There is an understandable assumption made by many people that the beers available in supermarkets and liquor stores were all brewed by factory workers employed by some faceless corporation. It’s natural to associate a big seller with a big producer. However, a lot of people would be surprised to see just how many of the beers sold commercially were actually produced in a setting not totally dissimilar to your own home brewing station. Some of the more diverse beers, especially, were produced by independent brewers.

Many of the Belgian beers available commercially – the bottled ones which are often flavored with ingredients such as raspberry – are actually made by Trappist monks. Yes, those guys who live their entire lives barely speaking a word are actually making beers that will make hundreds of other people very talkative. The cloistered nature of their living and working conditions means that they can keep their brewing secrets very secret indeed, and as a result their brews are among the most unique and interesting on the market.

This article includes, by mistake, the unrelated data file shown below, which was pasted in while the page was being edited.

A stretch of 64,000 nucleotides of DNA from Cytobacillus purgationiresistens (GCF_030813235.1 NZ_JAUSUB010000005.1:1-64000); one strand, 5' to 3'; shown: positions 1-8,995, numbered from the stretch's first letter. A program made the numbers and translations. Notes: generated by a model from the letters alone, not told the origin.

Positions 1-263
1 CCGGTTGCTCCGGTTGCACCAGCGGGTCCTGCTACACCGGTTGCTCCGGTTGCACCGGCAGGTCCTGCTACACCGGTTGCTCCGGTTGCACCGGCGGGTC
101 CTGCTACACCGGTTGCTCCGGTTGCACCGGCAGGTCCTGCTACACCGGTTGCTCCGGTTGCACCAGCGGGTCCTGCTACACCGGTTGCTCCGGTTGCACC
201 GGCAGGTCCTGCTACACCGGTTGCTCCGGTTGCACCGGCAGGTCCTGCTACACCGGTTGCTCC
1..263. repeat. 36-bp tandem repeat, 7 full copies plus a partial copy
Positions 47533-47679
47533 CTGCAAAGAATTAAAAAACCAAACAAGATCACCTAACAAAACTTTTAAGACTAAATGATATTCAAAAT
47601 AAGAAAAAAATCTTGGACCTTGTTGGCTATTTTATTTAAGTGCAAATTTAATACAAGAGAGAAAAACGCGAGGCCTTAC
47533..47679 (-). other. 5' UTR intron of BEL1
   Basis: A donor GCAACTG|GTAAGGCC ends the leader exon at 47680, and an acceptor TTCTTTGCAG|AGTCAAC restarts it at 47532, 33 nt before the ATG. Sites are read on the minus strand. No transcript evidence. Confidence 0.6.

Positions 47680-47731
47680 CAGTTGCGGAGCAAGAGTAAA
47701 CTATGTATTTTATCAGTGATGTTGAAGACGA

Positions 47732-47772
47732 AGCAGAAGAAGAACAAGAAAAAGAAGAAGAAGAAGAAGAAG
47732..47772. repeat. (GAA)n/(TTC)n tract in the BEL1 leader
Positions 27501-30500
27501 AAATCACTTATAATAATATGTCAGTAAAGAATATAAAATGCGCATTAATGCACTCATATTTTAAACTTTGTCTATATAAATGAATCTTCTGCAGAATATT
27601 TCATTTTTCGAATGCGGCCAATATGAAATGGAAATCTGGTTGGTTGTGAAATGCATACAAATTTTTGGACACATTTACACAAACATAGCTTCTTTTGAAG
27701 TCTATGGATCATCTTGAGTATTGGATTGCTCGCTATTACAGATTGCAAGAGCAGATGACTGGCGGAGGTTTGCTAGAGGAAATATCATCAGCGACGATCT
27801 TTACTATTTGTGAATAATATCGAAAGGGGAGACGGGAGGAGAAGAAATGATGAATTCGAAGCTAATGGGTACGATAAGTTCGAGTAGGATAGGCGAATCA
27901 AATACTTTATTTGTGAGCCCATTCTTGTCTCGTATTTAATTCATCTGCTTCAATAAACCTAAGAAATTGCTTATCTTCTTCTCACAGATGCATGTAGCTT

This does not mean that your own brewing will necessarily be so unique. You can go conventional if you want. If you enjoy the taste of a commercial lager, it is not impossible to achieve it with home brewing. You just need to follow the right instructions and be prepared to experiment in getting it absolutely right. But if you’re that keen on getting the taste of a commercial lager then it might be better and more economical to just buy it. You can lose a lot of money chasing a specific taste.

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